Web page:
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Vintage picture may unlock story of Chopwell's Lumberjills

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Photo from the 1941 sent to forest chiefs trying to unravel the war-time history of Chopwell Wood and the contribution of lumberjills

Forest chiefs are trying to identify people in a faded WWII photograph to help shed light on the work of north east lumberjills.

The Forestry Commission, Groundwork Northeast and Friends of Chopwell Wood want to highlight the stories of female forest workers posted to Chopwell Wood, near Gateshead, in the war and who helped supply desperately needed timber during Britain's darkest hour.

The family of one elderly lady from Barnard Castle who served in the 900 acre beauty spot has sent rangers a picture dating to 1941 which includes many women who may have served as lumberjills in the region. Help in identifying these people is desperately needed as part of a potential project to record the experiences of these remarkable women.

Liz Searle, Friends of Chopwell Wood, said:

"The family thought the picture was taken in Chopwell, but it may have been taken elsewhere in the north east of England.  What is certain is that it could help us in our search for more information on the wood's war-time history.  It's becoming quite a detective job and we are following leads from across the country."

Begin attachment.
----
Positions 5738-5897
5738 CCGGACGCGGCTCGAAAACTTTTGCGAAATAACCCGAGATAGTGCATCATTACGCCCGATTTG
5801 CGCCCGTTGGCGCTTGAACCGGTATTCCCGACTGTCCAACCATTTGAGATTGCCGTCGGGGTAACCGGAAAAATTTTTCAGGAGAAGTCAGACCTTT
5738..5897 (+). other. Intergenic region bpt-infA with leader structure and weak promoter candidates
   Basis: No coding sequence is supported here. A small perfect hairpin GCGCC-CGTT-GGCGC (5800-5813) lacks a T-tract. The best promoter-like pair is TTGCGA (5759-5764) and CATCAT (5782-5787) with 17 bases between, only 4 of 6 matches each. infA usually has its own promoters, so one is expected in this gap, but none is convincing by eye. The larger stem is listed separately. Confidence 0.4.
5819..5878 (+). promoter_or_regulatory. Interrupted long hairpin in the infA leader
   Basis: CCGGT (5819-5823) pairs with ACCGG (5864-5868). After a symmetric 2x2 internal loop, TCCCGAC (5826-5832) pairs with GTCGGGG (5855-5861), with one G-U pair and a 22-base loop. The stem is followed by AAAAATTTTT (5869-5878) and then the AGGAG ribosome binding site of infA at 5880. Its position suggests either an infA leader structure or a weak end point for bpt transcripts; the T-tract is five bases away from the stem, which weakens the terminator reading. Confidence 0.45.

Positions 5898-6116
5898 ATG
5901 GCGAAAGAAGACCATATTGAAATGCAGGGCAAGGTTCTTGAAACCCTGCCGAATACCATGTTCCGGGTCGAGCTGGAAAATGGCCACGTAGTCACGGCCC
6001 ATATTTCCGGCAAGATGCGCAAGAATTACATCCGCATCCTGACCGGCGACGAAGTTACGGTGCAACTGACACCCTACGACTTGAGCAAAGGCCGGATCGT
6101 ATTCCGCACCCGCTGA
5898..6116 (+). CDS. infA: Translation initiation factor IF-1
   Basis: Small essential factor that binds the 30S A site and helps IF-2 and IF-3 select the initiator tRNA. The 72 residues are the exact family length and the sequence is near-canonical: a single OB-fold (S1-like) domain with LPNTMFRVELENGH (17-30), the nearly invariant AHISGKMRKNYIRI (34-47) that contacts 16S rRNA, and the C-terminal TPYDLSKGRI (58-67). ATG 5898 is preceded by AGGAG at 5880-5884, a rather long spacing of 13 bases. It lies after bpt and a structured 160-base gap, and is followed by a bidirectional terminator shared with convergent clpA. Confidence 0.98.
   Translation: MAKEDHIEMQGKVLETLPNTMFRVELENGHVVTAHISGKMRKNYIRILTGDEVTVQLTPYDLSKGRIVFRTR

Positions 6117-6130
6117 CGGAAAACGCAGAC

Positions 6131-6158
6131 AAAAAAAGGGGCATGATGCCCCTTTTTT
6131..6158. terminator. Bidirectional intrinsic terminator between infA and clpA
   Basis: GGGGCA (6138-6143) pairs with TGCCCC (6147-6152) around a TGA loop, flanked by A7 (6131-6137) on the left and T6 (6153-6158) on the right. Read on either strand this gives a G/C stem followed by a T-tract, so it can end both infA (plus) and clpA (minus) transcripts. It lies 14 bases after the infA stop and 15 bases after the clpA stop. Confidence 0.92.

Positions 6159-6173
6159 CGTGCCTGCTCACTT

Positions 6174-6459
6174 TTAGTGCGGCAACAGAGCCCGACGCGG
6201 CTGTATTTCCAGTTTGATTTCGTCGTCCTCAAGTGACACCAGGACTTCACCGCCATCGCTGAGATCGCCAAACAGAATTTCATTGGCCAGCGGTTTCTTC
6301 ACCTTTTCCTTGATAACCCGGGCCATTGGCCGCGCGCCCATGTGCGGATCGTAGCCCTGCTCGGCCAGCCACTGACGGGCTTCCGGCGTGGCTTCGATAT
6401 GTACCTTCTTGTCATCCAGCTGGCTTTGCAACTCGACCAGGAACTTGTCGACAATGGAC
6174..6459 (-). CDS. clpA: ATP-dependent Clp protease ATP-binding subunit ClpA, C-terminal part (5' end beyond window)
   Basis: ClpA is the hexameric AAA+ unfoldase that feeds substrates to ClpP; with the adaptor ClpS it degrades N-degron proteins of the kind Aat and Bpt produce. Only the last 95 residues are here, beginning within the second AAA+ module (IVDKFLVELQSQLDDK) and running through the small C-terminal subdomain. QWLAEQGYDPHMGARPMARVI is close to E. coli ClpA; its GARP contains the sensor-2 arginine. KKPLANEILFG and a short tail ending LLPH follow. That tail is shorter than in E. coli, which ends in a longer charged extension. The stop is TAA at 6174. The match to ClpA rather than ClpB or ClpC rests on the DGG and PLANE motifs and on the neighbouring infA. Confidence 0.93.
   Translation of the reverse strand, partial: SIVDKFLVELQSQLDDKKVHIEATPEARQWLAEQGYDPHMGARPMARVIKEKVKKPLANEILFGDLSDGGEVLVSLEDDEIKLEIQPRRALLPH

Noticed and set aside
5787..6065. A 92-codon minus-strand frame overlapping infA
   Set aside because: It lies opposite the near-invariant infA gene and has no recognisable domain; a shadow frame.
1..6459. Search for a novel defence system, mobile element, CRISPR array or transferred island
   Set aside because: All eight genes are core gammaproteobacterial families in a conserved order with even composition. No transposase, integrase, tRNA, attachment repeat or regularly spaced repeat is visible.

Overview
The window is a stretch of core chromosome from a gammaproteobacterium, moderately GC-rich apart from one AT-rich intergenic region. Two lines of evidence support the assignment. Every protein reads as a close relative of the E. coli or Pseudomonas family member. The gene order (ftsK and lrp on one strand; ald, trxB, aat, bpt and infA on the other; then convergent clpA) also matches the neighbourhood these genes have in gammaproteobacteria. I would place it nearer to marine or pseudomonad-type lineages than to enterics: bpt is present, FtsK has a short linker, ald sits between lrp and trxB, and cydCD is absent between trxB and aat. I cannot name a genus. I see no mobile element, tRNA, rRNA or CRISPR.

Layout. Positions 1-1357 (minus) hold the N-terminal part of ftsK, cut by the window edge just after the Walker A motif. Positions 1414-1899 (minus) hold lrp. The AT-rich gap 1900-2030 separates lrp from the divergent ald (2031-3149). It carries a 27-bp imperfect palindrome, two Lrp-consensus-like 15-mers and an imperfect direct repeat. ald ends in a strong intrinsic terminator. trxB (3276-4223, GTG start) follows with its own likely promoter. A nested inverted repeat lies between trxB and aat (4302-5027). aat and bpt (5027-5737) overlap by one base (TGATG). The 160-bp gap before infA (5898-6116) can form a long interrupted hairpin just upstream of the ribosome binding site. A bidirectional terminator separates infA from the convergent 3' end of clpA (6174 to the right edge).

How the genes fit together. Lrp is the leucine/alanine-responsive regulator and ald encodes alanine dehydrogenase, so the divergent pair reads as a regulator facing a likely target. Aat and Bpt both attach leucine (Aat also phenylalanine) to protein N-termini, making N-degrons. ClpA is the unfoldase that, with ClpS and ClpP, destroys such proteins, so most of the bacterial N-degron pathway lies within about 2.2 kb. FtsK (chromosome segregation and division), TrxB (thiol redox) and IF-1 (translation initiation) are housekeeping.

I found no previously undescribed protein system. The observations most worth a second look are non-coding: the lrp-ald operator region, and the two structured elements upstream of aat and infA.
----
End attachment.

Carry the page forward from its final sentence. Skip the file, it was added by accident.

The picture is titled "Home Grown Timber Department", the organisation that preceded the Women's Timber Corp.

If you can help contact Joanne Norman on 0191 5672550 or email

Forestry Commission Chair Pam Warhurst is amongst those backing efforts to commemorate Chopwell's lumberjills.  She said it was vital to gather information before the story slips out of collective memory.

Notes to Editor

  1. Groundwork North East is working with the Forestry Commission and Friends of Chopwell Wood to offer more opportunities for people to access activities in Chopwell Wood.

  2. Groundwork North East is committed to the improvement of local communities in areas of need.  Through partnership we help to inspire change that will secure all our futures.  Operating throughout the region, with dedicated teams based in all four sub-regions.  We specialise in environmental improvements, employment and business services, green economy projects and climate change activities.  Our success is based on engaging local communities, young people, local businesses and the public sector.

  3. The Forestry Commission is the government department responsible in England for protecting, expanding and promoting the sustainable management of woods and forests and increasing their value to society and the environment. Forestry makes a real contribution to sustainable development, providing social and environmental benefits arising from planting and managing attractive, as well as productive, woodlands. For more visit

Media calls to Richard Darn on 0775 367 0038.